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Rubio struggles with 'nation-building'

Rubio's signature issue is foreign policy. After his "nation-building" answer today, he needs a new signature issue.
Sen. Marco Rubio discusses reforming antipoverty programs at the Capitol in Washington, Jan. 8, 2014.
Sen. Marco Rubio discusses reforming antipoverty programs at the Capitol in Washington, Jan. 8, 2014.
The politics of "nation-building" have been tricky for Republicans in recent years. In 2000, then-Gov. George W. Bush denounced the very idea as an inappropriate use of U.S. resources, telling voters in a presidential debate, "I'm not so sure the role of the United States is to go around the world and say, 'This is the way it's got to be.'"
After launching two wars in the Middle East, the Republican discovered how much he loved nation-building after all.
But at least with Bush, there were a couple of years in between his contradictory positions. Today on Fox News, Sen. Marco Rubio (R-Fla.), in describing his approach to U.S. policy towards Iraq, seemed to support and oppose nation-building at the same time (via Hunter Walker).

RUBIO: "[T]he most immediate responsibility we have [towards Iraq] is to help them build a functional government that can actually meet the needs of the people in the short- and long-term. And then ultimately, from that, we can hope it would spring a democracy... FOX: "That sounds like nation-building. So you're saying..." RUBIO: "Well, it's not nation-building. We are assisting them in building their nation."

Well, that clears things up nicely, doesn't it? Rubio isn't on board with nation-building, so much as he supports the United States using its resources to help build nations. Got it.
Also, though Rubio neglected to mention it, the United States has already gone to great lengths -- after invading Iraq under false pretenses and destroying many of its public institutions -- to "help them build a functional government." The Florida Republican made it sound as if his approach is a novel idea, but let's be clear: the U.S. role in cultivating a responsive and responsible Iraqi government has been ongoing for a quite a while.
But just as important from an electoral perspective, this is just the latest in a series of instances in which Rubio has struggled to talk about Iraq -- and foreign policy in general.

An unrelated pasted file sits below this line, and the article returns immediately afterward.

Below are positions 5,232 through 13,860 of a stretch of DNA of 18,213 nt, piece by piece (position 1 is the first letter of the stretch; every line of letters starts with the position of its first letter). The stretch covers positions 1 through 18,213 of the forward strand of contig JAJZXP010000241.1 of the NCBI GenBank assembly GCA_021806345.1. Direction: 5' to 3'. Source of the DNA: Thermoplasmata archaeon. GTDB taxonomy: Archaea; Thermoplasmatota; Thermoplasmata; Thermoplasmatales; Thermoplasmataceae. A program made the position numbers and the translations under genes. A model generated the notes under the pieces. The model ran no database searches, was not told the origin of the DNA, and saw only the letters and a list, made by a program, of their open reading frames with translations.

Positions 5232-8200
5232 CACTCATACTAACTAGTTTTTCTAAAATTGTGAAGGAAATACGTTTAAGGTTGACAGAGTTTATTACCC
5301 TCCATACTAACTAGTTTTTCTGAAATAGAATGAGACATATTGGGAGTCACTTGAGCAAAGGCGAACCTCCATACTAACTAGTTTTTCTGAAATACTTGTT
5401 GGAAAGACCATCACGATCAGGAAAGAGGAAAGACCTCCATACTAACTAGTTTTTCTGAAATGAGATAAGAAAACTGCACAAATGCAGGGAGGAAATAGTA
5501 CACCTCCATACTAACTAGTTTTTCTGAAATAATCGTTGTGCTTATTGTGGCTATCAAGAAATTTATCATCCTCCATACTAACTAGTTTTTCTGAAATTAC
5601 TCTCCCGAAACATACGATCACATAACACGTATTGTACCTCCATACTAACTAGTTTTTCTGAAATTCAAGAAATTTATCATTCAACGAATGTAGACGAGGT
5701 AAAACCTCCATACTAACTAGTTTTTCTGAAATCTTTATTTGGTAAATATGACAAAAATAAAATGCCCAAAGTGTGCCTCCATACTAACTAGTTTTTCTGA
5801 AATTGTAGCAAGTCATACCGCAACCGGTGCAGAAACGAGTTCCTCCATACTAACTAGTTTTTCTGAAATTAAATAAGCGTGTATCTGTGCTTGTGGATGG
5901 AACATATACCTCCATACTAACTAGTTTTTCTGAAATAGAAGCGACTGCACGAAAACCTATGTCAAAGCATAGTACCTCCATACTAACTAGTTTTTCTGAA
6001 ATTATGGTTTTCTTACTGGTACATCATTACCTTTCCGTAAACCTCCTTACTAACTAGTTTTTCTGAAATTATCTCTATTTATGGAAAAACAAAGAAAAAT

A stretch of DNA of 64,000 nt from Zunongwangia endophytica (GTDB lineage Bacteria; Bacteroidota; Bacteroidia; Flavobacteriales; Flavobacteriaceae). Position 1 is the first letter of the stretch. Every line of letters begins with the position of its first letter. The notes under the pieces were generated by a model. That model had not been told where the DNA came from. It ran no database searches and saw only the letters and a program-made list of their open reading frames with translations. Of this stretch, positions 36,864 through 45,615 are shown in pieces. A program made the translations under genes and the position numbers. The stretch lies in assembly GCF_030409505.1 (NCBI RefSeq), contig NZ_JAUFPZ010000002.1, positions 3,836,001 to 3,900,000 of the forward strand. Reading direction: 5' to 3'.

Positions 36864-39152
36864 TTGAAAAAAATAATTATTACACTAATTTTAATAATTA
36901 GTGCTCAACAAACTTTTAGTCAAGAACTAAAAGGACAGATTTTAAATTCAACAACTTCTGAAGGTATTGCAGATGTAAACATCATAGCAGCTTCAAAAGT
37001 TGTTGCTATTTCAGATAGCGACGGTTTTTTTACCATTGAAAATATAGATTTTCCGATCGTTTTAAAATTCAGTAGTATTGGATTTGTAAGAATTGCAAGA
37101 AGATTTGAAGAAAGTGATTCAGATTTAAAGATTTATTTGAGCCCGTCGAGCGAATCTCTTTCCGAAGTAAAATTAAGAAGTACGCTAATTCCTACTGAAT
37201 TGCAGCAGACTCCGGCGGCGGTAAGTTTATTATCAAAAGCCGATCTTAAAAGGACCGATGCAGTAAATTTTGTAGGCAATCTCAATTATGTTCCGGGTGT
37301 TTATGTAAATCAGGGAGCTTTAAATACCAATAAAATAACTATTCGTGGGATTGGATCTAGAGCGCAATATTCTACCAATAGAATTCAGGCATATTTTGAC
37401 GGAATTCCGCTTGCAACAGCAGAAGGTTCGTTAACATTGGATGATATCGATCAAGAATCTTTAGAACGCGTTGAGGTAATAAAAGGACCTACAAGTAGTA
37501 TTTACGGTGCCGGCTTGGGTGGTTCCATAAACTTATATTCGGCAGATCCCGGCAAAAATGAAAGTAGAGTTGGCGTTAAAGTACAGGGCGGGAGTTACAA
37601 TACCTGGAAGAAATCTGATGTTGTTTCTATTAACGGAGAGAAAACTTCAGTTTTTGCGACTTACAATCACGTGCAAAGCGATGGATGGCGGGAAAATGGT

For example, Rubio has contradicted himself on whether he would have launched an invasion of Iraq in the first place, and when pressed, the senator was reduced to, "I don't understand the question."
What's more, the larger problem for Rubio is that he's basing his national campaign on international affairs, despite the fact that he's routinely incoherent on the subject. Making matters worse, the Floridian's troubles seem to be getting worse, not better.
And when he does try to articulate a substantive vision, Rubio tends to rely a little too heavily on shallow, bumper-sticker-style sloganeering, rather than actual policy measures. As we recently discussed, Rubio declared “our strategy” on national security should mirror Liam Neeson’s catchphrase in the film “Taken”: “We will look for you, we will find you and we will kill you.”
Soon after, the candidate’s team unveiled the “Rubio Doctrine,” described by Charles Pierce as “three banalities strung together in such a way as to sound profound and to say nothing.”
Two weeks ago, the Floridian insisted, "Nothing matters if we aren’t safe," which is both bizarre and wrong, only to add, "[T]he world has never been more dangerous than it is today," which is absurd.
If a national campaign for the White House were an elaborate test to identify which candidate is best as sloganeering, Rubio would have an excellent chance at success. But there is -- or at least should be -- a little more to it.
There's still time for Rubio to pick a new signature issue. Foreign policy doesn't seem to be working out for him.